What are some ways that couples can refocus on the positives in their relationship? 

The best way to start this process is to get educated about how ADHD impacts your relationship.  If you are really struggling, as many couples are, it's pretty hard to stay focused on the positives while you're having so much trouble. In my book, I suggest couples work through six specific steps, starting with learning about how much more different their partner is than they currently realize.  Having a better understanding of where your partner is coming from can really help you see their stronger points

What would you recommend for couples with ADHD who want to communicate, but want to stop fighting? 

Education is really important here, too. It's easier to communicate well when you understand the role ADHD symptoms play in your relationship dynamics. It's important to understand, also, that it's not just the ADHD partner - but the specific (and very predictable) responses that non-ADHD partners have to ADHD symptoms that create problems. Non-ADHD partners need to learn that these symptoms aren't personal. Your ADHD partner loves you a lot, but is distracted.

Listening is also critical. Usually, the fighting isn't just about the current topic, but also about emotional issues that run through the relationship. For example fighting about why an ADHD husband didn't do the dishes as his non-ADHD wife requested is not just about dishes, but is also probably about the wife's frustration with his lack of reliability and her feelings of abandonment ("He can see how busy I am!  if he really loved me he would help out!") and about the husband's resentment that his wife is always nagging him ("I never get a break around here! Who made her my boss?") So, to communicate well you must first listen to these types of sentiments.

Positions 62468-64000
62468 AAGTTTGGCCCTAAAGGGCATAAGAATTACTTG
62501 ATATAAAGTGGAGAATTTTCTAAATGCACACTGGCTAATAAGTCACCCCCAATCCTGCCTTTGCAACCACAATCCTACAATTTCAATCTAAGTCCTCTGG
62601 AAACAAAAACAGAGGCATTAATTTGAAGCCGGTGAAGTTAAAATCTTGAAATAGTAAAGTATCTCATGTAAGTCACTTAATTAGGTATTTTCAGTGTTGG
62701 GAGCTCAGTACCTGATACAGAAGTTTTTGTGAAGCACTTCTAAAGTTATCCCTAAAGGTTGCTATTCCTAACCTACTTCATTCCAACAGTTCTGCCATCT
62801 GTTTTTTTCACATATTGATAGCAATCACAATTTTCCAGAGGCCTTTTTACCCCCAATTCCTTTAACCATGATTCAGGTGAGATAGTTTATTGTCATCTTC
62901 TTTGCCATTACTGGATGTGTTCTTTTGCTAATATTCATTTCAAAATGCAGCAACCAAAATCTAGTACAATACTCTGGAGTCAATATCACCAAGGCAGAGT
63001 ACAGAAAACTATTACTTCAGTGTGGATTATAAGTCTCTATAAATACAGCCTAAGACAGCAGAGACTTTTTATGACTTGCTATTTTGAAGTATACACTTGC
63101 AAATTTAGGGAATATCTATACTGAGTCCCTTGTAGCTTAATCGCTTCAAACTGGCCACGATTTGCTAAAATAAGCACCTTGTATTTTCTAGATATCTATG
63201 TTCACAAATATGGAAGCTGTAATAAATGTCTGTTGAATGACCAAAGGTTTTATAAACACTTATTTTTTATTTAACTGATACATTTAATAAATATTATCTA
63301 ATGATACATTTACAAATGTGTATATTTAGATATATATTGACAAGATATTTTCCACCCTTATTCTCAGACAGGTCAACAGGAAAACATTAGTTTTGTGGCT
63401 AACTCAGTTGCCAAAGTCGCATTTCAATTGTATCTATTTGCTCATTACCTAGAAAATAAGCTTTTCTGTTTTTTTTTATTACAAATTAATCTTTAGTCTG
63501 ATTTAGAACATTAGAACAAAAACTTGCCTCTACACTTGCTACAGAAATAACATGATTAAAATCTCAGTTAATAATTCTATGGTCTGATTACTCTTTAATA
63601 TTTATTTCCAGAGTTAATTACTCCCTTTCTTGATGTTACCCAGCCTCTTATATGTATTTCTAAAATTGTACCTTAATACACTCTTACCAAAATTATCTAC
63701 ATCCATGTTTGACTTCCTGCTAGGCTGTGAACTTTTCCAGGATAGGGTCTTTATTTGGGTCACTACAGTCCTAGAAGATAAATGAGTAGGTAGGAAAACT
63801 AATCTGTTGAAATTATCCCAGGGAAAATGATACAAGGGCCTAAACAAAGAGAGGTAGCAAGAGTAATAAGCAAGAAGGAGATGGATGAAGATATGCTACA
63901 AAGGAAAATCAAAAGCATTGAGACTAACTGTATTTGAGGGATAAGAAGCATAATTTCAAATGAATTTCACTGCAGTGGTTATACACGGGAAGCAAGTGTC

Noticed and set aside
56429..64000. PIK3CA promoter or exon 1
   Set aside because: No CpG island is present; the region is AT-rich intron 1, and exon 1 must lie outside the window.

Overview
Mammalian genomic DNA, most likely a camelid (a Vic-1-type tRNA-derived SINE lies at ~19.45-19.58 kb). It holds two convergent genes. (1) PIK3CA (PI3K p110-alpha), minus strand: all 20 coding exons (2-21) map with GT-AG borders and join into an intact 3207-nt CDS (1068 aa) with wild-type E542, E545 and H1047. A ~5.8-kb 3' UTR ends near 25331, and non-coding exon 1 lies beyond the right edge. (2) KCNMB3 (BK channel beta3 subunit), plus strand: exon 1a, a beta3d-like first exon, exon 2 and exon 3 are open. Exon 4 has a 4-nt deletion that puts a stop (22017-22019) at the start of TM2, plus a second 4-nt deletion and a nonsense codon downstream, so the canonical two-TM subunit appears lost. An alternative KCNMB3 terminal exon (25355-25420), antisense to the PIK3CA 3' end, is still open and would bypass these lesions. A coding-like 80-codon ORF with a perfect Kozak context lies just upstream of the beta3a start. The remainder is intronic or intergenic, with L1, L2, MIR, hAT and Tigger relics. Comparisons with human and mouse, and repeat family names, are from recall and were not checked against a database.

There is one specific type of conversation I try to teach all the couples I work with - a Learning Conversation, which is structured in a way that helps couples listen better and not escalate into anger, even if the topic is difficult

 What are three things ADHD couples can do right now to help their relationship?

1.) Learn more about ADHD and its impact on relationships - I have a book on this (The ADHD Effect on Marriage) and also give phone and recorded seminars on the topic. Do some research - you'll be amazed. In this situation, knowledge really is power. (One of the things you'll find is that you are not alone - many couples struggle with this, which can be very reassuring.)

2.) Set aside some time to attend to each other (and nothing else). Don't leave this to chance - schedule it! Research suggests that connections can be most easily made when doing "challenging and new" activities together, but a romantic date night or even creating a regular routine to get into bed together and read for a while can help you feel closer.

3.) Get an evaluation for ADHD, if it seems possible there is undiagnosed ADHD in the couple.  An evaluation is the gateway to a wide variety of resources that can help you improve your lives together.

 www.stephaniesarkis.com
Copyright 2012 Sarkis Media LLC

 

Stephanie Sarkis, Ph.D., N.C.C., L.M.H.C., is the author of Making the Grade with ADD and ADD and Your Money.